09/25/2018 at 19:01 •
Until I move away from the propeller chip entirely for my graphics, I will want to make my code run faster. I want more RAM free to store sprites and 3d lines, and I want better framerates.
I have always used spin for programming the Propeller chip, however I have recently discovered that Propeller C is now faster than spin. To be exact, for some programs it can be twice or even 5x as fast!!!
I got this data from here.
I think my program could have a decent increase in speed using propeller C. There are two caveats however:
- Most of the CPU time is spent in assembly routines, not spin code
- The communication bottleneck is (mostly) in the 115200 bps serial, not the spin code
To speed up the assembly routines I could overclock the propeller chip. This has been done. The propeller reaches about 100 Mhz on most chips if I remember correctly.
The communication bottleneck could be fixed by adding a SPI communication option. I must keep serial however to keep a certain level of backwards compatibility with my older versions.
04/04/2018 at 22:40 •
Assembly code (and almost everything) working.
I still need to do a little more optimization to speed up the rendering, but other than that the thing works! :-D
04/03/2018 at 21:17 •
Doing trig in assembly
The sine function actually works! But cosine doesn't.
I suspect it is a problem with signed multiplication/division. It *should* work... But ya never know.
I have tried other angles and different multipliers (instead of 16384)
I think after this my 3d rendering might actually work in assembly!
EDIT : im posting latest code on GitHub if you are interrested. Check project page for the link.
03/27/2018 at 04:38 •
Thanks @oshpark for the beautiful boards :-)
Now I need to finish the software...
I fixed some bugs in the Arduino libraries today, but I still need to finish the 3D graphics. I have decided that my original model for the rendering will not work.
Too many cogs are competing for graphics rendering at the same time. One cog must do all rendering for the entire NGT30. I have noticed rendering issues.
Also, my assembly code is not going to be able to render the graphics even if it were the only cog using the Graphics object.
Additionally, the original rendering model wastes a ton of processing power and slows everything down.
What is the new idea?
Have a cog running assembly code to calculate the screen coordinates of 3d coordinates. The Arduino will send a command to the NGT30 when the 3D objects must be rendered. The main cog will actually send the commands to the Graphics object, while the assembly "calculator cog" will do all the necessary trigonometry.
This should be better AND easier! :D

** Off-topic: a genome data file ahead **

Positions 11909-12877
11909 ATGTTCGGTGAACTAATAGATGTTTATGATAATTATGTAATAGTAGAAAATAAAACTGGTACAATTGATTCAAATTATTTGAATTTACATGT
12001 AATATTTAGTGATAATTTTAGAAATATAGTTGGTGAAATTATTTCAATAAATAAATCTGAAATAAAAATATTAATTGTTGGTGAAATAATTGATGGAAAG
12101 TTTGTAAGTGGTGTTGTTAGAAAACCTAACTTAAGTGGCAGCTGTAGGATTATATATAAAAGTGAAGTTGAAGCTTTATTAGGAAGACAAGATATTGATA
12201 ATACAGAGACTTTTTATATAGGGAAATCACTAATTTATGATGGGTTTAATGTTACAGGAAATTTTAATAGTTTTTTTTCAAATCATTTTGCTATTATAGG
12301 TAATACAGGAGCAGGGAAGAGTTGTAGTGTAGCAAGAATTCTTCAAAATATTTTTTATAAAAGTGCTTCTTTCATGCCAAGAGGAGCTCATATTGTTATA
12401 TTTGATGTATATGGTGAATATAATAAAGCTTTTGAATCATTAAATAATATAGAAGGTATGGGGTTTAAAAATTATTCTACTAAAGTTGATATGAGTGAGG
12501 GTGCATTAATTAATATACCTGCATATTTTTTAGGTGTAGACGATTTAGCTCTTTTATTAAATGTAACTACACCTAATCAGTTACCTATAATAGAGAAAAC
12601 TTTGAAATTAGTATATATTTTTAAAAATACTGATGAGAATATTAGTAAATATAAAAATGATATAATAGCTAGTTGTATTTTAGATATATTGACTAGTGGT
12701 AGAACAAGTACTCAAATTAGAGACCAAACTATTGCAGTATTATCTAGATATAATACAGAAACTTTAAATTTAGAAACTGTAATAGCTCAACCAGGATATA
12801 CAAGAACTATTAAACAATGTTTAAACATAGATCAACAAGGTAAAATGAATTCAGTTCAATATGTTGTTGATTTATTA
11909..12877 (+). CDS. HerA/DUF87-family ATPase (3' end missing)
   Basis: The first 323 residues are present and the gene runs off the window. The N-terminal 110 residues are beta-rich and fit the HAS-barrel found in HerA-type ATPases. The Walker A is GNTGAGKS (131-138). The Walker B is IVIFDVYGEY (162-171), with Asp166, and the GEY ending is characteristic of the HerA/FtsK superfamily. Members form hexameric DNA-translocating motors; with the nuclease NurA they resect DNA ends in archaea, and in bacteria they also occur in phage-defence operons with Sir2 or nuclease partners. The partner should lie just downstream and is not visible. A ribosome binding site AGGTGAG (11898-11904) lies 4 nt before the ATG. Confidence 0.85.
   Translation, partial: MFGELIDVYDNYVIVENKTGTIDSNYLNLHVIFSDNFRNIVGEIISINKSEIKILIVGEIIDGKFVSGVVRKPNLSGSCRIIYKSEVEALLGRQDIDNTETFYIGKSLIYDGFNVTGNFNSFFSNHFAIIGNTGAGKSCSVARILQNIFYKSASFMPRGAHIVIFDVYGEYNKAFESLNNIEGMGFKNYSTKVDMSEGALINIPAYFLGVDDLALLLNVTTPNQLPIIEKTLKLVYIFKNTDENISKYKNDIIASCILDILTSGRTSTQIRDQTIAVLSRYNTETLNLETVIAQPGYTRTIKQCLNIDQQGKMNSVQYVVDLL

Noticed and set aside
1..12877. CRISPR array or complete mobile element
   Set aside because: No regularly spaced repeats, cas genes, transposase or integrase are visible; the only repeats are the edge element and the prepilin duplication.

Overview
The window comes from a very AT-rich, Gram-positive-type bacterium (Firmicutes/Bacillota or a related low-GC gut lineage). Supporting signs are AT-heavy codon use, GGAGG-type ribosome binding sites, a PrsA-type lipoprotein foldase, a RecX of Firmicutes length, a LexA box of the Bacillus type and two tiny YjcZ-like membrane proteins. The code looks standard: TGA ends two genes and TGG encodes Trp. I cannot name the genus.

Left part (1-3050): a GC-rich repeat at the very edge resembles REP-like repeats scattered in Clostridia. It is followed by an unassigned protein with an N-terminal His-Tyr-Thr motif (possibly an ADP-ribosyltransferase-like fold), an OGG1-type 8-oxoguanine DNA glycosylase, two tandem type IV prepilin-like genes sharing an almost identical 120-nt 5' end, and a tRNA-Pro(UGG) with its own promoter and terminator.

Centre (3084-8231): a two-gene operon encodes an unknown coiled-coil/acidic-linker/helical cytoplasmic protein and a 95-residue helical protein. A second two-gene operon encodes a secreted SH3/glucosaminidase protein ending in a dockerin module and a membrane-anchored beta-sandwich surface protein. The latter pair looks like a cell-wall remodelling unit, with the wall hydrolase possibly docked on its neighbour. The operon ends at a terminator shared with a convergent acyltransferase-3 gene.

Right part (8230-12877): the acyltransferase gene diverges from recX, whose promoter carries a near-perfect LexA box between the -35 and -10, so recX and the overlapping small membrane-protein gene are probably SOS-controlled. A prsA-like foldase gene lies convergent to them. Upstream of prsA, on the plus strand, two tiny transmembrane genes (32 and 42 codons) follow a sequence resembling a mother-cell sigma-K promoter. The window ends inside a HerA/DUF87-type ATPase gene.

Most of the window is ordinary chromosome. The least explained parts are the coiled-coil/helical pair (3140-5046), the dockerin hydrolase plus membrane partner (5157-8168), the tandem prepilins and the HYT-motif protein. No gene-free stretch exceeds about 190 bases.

03/23/2018 at 23:48 •
My OSH Park boards arrived! I had most of the parts but I realized I was missing two important components for the PCB: arduino shield headers and ic sockets.
Well, the board seems cool so far! I just won't be able to test it.
I decided not to solder the resistors without the rest of the parts.
03/23/2018 at 06:11 •
3d rendering in the parallax propeller's spin just isn't fast enough. In case you don't know, the parallax propeller actually INTERPRETS SPIN CODE. Although spin is still reasonably fast, I can get it much faster if I got the rendering going in assembly.
This is what I have been working on lately, and it seems that it *somewhat* works in the simulator. But nothing ever renders. The simulator says that the graphics command register is always occupied, and, for some reason, never empties itself (as it shoud and usually does).
So I dug in the hex files to find ...numbers... :
I don't want to go into details, but basically this proves that the entire command chain is being ruined by my assembly code. I think that if I fix that my assembly will render 3d graphics!
ALSO. I am making a commit to my github so that anyone who wants to take a peek at my code can.
03/10/2018 at 09:06 •
I got these nice boards from OSH park Thursday:
I only made one mistake (so far as I know): the communication pins for the arduino are FLIPPED. So these boards cannot be made backwards-compatible with NGT20 anything. Other than that, this board seems to work great!
I will be porting #Arduino Desktop to this soon. I just need to make sure the keyboard pins are right and I need to hack the Arduino library for communicating with the NGT20 for compatibility with the error on the PCBs.
02/27/2018 at 06:42 •
The cube I had been rendering did not calculate for camera pitch/yaw, so if it was a 3d game you would only be able to look in the +X direction. I added some math to fix that, but then I got another problem.
I wasn't using floating point numbers, and I was using a homemade arctan table which, sadly, may have been less than accurate. The cube jumped around the screen and was recognisable only most of the time.
I was using propeller spin language, and used fixed-point arithmatic. I think its time I used c++. We shall see how it goes!
02/26/2018 at 07:01 •
I wasn't sure if the propeller could handle 3D graphics, but I gave it a shot this weekend. I did it, I got a rectangular prism up and made it move!
The NGT30, which I am going to be building when I get the boards back from OSH :D, will be 3d-graphics capable.
02/23/2018 at 03:58 •
I have ordered the prototype NGT30s from OSH. I decided not to modify the board (like make any Through-hole components SMD or anything) because I am terrible at SMD resistor sizes and couldn't figure it out. Should get the boards in a few weeks :D
The new firmware will be pretty much the same as NGT20 firmware. The board is just improved for flexibility and an added PS2 port, shrunken down and made more affordable. I want to add something fun to the firmware but I have no idea what. The current NGT30s have no NTSC/PAL port, so much of the RAM is not used and many cogs of the Propeller could be used. If you have any thoughts let me know!